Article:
Author Information At the Circulating Library

Author: William Russell (1805–1876)

Alternate Name(s): Waters (pseudonym); Lt. Robert Warneford, R.N. (pseudonym)

Biography: One of the most vexing mysteries of Victorian fiction. William Russell was born around 1805 in Southampton. His early life cannot be traced. In the late 1840s, he began contributing stories to Chambers's Edinburgh Journal, including a series of detective stories and a series of nautical fiction. The former have a justifiable claim to be the first British detective fiction (only succeeded by American Edgar Allen Poe). When collected in book format, Russell published his detective stories under the pseudonym "Waters" and his nautical fiction under the pseudonym "Lieutenant Warneford, R. N." beginning with Recollections of a Detective Police-Officer (1856) and Tales of the Coast Guard (1856), repectively. Much of his detective fiction was pirated in America and often reprinted in Britain, usually in cheap yellowback edtions. He did publish some articles and books under his own name, often styling himself "William Russell, Esq.", "William Russell, LL.D.", or "Dr. William Russell." This led him to be confused with William Howard Russell, which may have been a deliberate ploy by his publishers. Whether Russell actually was a barrister or held an LL.D. degree remains a mystery. Besides Chambers's, he also contributed to the London Journal, St. James's Magazine, and The Sixpenny Magazine. In 1851, Russell lived in Hackney with his wife Eliza. In 1871, he lived in Islington as a widower. In the intervening years, he may have resided for a time in Southampton based on the signatures of his prefaces. Russell likely died in 1876 in London. (NB: Laurence Worms was the first to identify William Russell through the British censuses.)

References: British Census (1851, 1871); John M. Reilly, ed., Twenteth-Century Crime and Mystery Writers (1980); Victor Neuburg, The Popular Press Companion to Popular Literature (1983)

Titles:

  1. Recollections of a Detective Police-Officer.  1 vol.  London: J. and C. Brown, 1856.
  2. Tales of the Coast Guard.  1 vol.  London: J. and C. Brown, 1856.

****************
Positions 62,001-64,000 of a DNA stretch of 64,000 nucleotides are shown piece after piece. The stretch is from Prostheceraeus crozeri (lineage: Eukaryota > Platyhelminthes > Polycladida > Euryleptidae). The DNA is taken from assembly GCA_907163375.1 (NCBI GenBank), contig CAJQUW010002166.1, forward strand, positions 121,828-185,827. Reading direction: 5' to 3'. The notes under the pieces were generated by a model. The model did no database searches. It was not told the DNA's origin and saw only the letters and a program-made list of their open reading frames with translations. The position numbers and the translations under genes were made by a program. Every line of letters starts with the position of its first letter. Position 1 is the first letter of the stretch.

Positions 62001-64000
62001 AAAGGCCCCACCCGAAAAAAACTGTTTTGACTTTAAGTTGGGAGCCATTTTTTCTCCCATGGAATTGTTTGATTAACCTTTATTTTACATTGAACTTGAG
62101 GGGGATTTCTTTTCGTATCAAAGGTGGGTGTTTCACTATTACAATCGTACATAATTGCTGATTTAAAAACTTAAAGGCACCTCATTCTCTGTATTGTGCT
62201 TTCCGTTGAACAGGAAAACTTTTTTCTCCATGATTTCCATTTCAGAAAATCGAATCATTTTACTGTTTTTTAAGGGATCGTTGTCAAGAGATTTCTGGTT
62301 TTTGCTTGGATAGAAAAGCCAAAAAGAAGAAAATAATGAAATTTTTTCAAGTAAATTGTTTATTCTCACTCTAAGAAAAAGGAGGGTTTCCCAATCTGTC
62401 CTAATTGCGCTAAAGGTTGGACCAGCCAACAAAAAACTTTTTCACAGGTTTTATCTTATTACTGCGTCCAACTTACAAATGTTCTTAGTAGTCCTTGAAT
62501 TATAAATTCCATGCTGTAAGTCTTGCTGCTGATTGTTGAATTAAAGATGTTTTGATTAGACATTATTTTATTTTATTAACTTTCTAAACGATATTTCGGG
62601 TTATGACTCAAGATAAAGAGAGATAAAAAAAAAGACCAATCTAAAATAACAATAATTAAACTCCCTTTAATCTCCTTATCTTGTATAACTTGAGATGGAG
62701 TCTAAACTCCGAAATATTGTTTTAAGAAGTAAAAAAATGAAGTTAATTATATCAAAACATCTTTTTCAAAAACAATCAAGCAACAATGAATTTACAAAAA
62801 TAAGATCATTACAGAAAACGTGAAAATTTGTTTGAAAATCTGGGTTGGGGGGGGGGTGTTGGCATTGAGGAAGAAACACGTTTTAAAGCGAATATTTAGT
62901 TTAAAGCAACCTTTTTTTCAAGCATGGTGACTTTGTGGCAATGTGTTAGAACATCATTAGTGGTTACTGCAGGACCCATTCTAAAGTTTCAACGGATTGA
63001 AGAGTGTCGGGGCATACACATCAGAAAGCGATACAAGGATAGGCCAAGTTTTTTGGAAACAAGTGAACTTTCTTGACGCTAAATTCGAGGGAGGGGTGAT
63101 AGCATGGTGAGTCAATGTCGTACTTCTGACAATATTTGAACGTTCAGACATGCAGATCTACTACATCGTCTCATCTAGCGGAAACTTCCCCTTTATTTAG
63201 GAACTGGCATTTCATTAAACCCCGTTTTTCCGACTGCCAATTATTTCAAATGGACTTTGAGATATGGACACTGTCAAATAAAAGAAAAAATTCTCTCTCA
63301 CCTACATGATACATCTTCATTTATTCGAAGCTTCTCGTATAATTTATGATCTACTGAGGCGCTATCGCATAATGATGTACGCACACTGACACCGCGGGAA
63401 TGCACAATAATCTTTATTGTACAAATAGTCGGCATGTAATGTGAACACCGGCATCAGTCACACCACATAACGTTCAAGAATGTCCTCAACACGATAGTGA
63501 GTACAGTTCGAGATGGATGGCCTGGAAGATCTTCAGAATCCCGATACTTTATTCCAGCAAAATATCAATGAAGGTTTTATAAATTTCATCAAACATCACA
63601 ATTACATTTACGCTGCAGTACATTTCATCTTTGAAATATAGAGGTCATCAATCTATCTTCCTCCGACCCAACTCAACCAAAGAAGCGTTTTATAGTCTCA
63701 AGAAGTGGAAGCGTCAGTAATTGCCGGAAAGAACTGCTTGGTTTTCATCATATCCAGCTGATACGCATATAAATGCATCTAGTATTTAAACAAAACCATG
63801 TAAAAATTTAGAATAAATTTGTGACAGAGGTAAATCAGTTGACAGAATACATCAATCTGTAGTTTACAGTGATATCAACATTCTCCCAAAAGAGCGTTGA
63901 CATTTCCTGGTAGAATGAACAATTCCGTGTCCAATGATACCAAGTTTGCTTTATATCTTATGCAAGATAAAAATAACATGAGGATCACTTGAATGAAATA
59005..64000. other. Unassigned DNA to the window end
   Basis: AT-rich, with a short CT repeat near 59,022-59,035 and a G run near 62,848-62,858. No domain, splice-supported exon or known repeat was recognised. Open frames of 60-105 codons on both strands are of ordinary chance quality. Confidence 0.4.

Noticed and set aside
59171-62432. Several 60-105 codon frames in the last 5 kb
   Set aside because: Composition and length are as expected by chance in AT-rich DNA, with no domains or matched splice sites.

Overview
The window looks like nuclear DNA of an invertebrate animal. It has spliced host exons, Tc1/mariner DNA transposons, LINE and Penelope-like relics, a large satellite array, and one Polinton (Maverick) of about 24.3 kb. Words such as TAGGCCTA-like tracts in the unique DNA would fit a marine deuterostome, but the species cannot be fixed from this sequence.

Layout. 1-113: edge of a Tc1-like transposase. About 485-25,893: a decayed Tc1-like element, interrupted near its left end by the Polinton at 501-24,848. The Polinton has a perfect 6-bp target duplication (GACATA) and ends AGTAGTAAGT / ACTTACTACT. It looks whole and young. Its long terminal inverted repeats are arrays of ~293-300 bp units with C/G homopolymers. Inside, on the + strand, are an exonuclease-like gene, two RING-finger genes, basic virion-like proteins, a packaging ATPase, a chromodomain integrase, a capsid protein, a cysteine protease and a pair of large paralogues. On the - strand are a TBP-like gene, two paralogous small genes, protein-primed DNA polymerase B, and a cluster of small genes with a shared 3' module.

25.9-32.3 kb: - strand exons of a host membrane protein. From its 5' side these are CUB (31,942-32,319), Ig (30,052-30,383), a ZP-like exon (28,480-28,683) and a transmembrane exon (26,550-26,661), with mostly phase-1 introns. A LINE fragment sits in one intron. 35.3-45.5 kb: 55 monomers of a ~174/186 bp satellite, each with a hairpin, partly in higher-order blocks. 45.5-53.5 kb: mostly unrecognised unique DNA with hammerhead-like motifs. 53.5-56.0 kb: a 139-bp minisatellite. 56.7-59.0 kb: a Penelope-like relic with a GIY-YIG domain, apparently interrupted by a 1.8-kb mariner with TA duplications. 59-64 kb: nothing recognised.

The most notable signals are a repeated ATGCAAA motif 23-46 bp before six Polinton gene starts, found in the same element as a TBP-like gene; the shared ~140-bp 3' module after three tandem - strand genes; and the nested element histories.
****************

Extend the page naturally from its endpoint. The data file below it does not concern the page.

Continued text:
3. The Marriage Settlement, and The Rose of Corail.  1 vol.  London: J. and C. Brown, 1856.
  4. Leaves from the Diary of a Law-Clerk.  1 vol.  London: J. and C. Brown, 1857.
  5. The Game of Life.  1 vol.  London: Ward, Lock, 1857.
  6. Kirke Webbe, the Privateer Captain.  1 vol.  London: Charles Knight, 1858.
  7. Recollections of a Detective Police-Officer. Second Series.  1 vol.  London: W. Kent and Co., 1859.
  8. A Skeleton in Every House.  1 vol.  London: C. H. Clarke, 1860.
  9. Tales of the Slave Squadron.  1 vol.  London: C. H. Clarke, 1860.
  10. Two Love Stories: An Anglo-Spanish Romance.  1 vol.  London: W. Kent and Co., 1861.
  11. The Experiences of a French Detective Officer. Adapted from the MSS. of T. Duhamel.  1 vol.  London: C. H. Clarke, 1861.
  12. The Heir-at-Law, and Other Tales.  1 vol.  London: Henry Lea, 1861.
  13. Experiences of a Real Detective.  1 vol.  London: Ward, Lock, 1862.
  14. Undiscovered Crimes.  1 vol.  London: Ward, Lock, 1862.
  15. The Cruise of the Blue Jacket and Other Sea Stories.  1 vol.  London: Ward, Lock, 1862.
  16. Autobiography of an English Detective.  2 vol.  London: John Maxwell, 1863.
  17. Running the Blockade.  1 vol.  London: Ward, Lock, 1863.
  18. Secrets of My Office.  1 vol.  London: John Maxwell, 1863.
  19. The Jolly Boat: or, Perils and Disasters illustrating Courage, Endurance, and Heroism.  2 vol.  London: John Maxwell, 1865.
  20. Skedaddle. By "Our Own" Special Correspondent.  1 vol.  London: George Vickers, 1865.
  21. The Phantom Cruiser.  1 vol.  London: John Maxwell, 1865.
  22. Leaves from the Journal of a Custom-House Officer.  1 vol.  London: C. H. Clarke, 1868.
  23. Jack Thurlow and I: or, How Will it End? A Story of Life, Love, and Adventure.  1 vol.  London: C. H. Clarke, 1871.